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Eur Neuropsychopharmacol. 2010 Jul;20(7):454-8. doi: 10.1016/j.euroneuro.2010.02.009. Epub 2010 Mar 15.

Cigarette smoking and progressive brain volume loss in schizophrenia.

Author information

  • 1Rudolf Magnus Institute of Neuroscience, Department of Psychiatry, University Medical Centre Utrecht, The Netherlands. n.e.m.vanharen@umcutrecht.nl

Abstract

It is unknown whether the reported brain loss in schizophrenia can be attributed to the effects of tobacco smoking. 96 Patients (54 smokers/42 non-smokers) and 113 control subjects (35/78) were included in a 5-year longitudinal MRI study. Despite the higher prevalence of smoking behavior and the higher number of cigarettes consumed per day in the patients, cigarette smoking did not explain the excessive cerebral (gray matter) volume decreases in the patients. Moreover, smoking was not associated with brain volume change over time in the healthy subjects. However, extremely heavy smoking may contribute to excessive gray matter volume loss in schizophrenia.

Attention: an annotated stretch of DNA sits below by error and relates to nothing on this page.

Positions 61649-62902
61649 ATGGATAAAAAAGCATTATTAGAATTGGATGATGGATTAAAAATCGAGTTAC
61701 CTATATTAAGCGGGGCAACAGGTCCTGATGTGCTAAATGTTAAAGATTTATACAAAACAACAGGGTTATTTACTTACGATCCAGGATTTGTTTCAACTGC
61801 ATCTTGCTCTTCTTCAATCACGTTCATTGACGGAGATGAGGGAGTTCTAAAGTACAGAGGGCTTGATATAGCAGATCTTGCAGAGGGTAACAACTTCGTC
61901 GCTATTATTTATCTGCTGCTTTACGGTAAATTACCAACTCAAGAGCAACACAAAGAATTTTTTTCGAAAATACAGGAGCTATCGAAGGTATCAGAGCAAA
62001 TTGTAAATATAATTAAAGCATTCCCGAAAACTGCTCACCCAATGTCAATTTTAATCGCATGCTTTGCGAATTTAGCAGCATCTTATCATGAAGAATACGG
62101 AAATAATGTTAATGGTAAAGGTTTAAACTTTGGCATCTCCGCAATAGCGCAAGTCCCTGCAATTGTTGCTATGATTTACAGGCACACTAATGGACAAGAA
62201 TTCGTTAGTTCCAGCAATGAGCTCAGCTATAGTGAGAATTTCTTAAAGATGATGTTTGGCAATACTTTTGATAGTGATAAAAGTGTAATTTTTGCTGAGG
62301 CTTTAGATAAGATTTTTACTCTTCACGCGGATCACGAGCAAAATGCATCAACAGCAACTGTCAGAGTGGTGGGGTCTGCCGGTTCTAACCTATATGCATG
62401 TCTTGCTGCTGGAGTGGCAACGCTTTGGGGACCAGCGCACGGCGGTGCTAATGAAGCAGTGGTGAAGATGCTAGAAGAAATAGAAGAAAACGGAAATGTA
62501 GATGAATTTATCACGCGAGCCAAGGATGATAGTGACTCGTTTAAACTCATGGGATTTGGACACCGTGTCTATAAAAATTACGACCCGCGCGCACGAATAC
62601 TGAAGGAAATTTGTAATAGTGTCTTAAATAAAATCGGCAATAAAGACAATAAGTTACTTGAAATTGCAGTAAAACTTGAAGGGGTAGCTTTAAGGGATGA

Copyright 2010 Elsevier B.V. and ECNP. Published by Elsevier B.V. All rights reserved.

PMID:
20227855
[PubMed - indexed for MEDLINE]
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